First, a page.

During the airing Canada: The Story of Us, Dr. Hayden King tweeted that he regretted his participation in this episode, stating he had tried to convince producers to include a critical narrative about Samuel du Champlain. What was included in Sunday’s episode was the following statement from King: “When the French initially came to North America, they came in small numbers. They undertook trade on Indigenous terms. Indigenous peoples dominated the relationship, and controlled the terms of the relationship.”
For the series to have a speaker with the gravitas King and his reputation brings, and to then edit his appearance, I must ask: “What is missing?” Followed by, “Why is something missing?”
We reached out to King to give him the opportunity to clarify and educate all of us as to this side of history. That request has gone unanswered. I, for one, would love for King to share his knowledge of Champlain and would welcome the opportunity to hear it.
In the meantime, I reached out to a colleague of mine, an Elder from Aamjiwnaang (formerly Chippewas of Sarnia, Ont.), historian and author David Plain to offer his knowledge of Samuel du Champlain that was not included Sunday evening. The following is his statement about the history many of us never have the opportunity to hear:
Hi David, could you please introduce yourself? David Plain: Aanii. I am an author and historian from Aamjiwnaang Territory. I am Oak Clan. My grandfather’s name was On the Plain, his father’s name was Red Sky. His father’s name was Little Thunder and his father’s name was Young Gull. My grandfathers were all Aanishnabeg Chiefs. Young Gull was born around 1640.
Please educate us, and share with us the history of Champlain that has been passed down to you? Champlain did meet some natives on the southern shore of Georgian Bay when he was exploring that way. Champlain was the first to make contact with us [Aanishnabeg] in the early 1600s introducing us to some European trade goods by way of gifts, like an axe and a knife, but these people were not direct ancestors. He also gave us the name ‘High hairs’ because of the style we kept our hair. There are some historians that believe it was the Ottawa and some believe the Chippewa he met who were hunting on the southern shore of Georgian Bay.
The thing that I noticed in the film that I watched, they did not even attempt to describe the consequences of Champlain going up the Richelieu River and shooting those two Mohawk Chiefs. This was the first time the Iroquois had seen firearms.
Champlain was always trading with the Algonquin and the Wendat and not with the Iroquois. They talked about that in the episode but not the consequences of that action [the shooting]. It was a very rash thing that he did and it caused a rift between the Haudenosaunee [Iroquois] people and the French that still exists to today.
So all of the things that followed that, the fur trade and the fighting of the English and the French would have happened a different way if Champlain had not shot the Iroquoian Chiefs. All that he did was ensure the Iroquois trade with the English, and the Dutch before that. They would not trade with the French.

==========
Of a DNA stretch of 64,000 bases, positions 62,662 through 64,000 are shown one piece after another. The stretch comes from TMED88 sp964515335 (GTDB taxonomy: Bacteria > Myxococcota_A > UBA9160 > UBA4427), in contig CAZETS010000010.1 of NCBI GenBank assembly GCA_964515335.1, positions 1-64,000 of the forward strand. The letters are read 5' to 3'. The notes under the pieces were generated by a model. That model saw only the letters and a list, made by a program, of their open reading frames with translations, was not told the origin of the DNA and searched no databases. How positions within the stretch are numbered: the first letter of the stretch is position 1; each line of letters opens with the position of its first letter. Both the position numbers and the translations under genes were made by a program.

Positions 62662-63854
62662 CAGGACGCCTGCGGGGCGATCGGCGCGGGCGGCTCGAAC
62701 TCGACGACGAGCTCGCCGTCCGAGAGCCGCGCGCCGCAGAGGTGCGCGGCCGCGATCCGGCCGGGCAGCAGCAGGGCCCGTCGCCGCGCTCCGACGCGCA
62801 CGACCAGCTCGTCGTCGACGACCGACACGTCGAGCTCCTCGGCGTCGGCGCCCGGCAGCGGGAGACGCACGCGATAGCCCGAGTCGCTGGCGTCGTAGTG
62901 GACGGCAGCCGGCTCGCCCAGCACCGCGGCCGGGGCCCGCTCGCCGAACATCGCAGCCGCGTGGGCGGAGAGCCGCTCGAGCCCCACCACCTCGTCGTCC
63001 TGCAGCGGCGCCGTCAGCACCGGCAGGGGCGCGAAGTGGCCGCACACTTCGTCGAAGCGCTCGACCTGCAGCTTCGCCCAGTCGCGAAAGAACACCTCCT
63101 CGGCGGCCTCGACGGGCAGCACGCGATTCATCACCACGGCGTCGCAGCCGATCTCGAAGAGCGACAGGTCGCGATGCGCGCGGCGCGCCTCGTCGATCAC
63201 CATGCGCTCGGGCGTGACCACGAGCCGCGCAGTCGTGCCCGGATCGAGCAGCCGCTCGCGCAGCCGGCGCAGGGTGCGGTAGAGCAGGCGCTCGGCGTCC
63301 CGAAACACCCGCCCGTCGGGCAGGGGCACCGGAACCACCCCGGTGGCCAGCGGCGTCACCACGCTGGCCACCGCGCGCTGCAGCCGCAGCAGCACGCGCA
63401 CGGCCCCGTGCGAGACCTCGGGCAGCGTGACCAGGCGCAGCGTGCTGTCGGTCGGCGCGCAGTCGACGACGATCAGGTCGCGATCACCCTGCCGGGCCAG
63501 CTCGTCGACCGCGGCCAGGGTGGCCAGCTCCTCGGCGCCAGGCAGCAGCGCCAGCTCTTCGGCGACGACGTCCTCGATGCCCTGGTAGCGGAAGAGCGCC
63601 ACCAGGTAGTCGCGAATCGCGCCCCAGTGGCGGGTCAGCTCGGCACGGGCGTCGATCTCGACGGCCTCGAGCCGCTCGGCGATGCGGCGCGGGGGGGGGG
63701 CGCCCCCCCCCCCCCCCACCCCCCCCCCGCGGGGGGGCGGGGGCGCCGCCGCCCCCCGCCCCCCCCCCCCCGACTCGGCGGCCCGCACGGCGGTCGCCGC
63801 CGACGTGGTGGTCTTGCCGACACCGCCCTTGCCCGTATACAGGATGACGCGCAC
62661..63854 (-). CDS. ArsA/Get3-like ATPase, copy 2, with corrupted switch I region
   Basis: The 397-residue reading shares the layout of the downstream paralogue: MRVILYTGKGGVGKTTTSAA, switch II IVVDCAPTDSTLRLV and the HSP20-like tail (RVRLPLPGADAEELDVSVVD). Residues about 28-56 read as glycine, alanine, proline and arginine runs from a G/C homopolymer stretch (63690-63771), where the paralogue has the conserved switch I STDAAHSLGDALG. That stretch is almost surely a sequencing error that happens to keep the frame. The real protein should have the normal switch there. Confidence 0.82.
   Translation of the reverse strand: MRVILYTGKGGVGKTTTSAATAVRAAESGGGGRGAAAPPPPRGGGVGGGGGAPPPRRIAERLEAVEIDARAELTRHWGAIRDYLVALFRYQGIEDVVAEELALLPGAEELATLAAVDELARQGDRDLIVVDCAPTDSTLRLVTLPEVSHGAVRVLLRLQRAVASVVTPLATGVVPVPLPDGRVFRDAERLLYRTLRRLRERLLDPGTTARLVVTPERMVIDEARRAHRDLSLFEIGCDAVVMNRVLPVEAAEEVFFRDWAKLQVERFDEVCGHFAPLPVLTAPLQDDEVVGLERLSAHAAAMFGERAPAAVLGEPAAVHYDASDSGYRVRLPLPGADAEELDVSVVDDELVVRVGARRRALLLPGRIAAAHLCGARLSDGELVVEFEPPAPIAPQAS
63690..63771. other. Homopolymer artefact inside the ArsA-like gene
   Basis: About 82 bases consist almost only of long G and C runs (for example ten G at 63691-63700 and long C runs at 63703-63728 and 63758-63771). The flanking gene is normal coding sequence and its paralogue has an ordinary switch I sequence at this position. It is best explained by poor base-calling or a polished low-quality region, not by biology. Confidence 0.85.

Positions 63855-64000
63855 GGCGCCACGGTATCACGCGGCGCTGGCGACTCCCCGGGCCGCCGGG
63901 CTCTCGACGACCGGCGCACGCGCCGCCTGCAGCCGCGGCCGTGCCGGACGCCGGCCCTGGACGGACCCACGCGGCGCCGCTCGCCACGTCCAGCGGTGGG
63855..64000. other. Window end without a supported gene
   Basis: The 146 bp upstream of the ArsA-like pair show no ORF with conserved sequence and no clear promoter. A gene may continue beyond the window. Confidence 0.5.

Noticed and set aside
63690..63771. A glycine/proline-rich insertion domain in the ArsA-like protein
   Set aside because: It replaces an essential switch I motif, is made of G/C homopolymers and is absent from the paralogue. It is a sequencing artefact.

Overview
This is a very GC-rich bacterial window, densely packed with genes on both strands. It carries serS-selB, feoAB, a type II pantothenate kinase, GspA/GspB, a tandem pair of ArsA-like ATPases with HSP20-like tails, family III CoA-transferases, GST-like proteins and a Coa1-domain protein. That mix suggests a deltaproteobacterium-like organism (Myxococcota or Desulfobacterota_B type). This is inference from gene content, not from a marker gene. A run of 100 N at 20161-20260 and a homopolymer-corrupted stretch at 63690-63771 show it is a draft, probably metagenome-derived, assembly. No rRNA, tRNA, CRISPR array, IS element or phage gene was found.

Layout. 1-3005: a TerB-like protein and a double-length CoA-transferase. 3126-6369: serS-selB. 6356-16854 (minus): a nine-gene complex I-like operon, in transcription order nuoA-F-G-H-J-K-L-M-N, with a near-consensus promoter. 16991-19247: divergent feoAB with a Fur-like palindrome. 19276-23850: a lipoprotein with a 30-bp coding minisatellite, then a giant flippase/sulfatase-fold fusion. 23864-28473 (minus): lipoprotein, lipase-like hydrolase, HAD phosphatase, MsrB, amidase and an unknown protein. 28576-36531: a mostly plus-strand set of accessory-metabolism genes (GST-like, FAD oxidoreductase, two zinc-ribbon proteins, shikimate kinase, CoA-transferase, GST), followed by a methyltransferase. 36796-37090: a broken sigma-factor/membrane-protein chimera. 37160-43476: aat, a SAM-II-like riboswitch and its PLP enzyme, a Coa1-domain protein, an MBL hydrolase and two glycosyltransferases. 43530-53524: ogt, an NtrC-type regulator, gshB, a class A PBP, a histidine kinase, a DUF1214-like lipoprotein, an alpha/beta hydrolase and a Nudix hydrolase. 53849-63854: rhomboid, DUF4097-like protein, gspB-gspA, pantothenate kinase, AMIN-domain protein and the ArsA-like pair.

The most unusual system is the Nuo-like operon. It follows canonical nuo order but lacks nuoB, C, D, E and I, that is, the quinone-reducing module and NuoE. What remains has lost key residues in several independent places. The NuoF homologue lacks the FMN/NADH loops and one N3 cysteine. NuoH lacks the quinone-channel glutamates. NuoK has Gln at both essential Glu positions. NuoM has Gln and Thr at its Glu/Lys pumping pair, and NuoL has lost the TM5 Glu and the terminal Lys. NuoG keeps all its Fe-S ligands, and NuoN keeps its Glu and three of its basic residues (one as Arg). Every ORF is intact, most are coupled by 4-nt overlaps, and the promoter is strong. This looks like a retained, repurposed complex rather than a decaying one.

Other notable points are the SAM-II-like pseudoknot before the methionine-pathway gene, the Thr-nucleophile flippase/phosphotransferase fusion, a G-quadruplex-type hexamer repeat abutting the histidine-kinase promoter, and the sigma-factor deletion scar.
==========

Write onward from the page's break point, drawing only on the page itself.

They did not mention the demise of the Wendat, which was also a result of that shooting of the chiefs. This was a consequence of the war and the trade policies that event established. There were three nations that were totally wiped out because of the French trade policies: the Wendat Nation, the Tobacco Nation and the Attawandaron Nation, all Iroquoian speakers. The French trading policy from the early 1600s to mid-1600s said no guns to the Wendat. As a result of the no gun trade policy, the Iroquois were able to decimate the Wendat.
Later, in 1635, the beaver hunting grounds south of the Great Lakes had become depleted. The Iroquois were trading with the Dutch at Albany. When the Iroquois were trading with the Dutch near Albany, for 20 or 30 years, they were trading for guns and goods for the furs. Meanwhile, the Wendat north of the Great Lakes were trading their beaver furs only for goods with the French. The Bishop of Quebec and the Governor of Quebec had a policy of no guns for trade. With the depletion of beaver to the south, the Iroquois needed to expand their fur trade territory to meet the demand of the Dutch for pelts and easily did so with their guns, essentially wiping out the Wendat. The Iroquois started sending raiding parties north of the lower Great lakes, raiding the Attawandaron ‘the Neutrals,’ the Tobacco Nation in the Bruce Peninsula, and the Huron [Wendat] in Huronia north of Lake Ontario. All fell to the guns the Iroquois received in trade, and can all be traced back to that moment Champlain shot the Iroquois Chiefs ensuring the Iroquois ally themselves to the Dutch.
Chi Miigwetch to Elder David Plain of Aamjiwnaang for taking the time to speak about this aspect of Canada’s history so many of us never get to hear.
Canada: The Story of Us airs Sundays at 9 p.m. on CBC.
David Plain B.R.S., M.T.S., is the author of Plains of Aamjiwnaang, From Ouisconsin to Caughnawaga, 1300 Moons and has an upcoming book The Exmouth Chronicles: A Memoir due to be released April 2017 by Trafford Publications.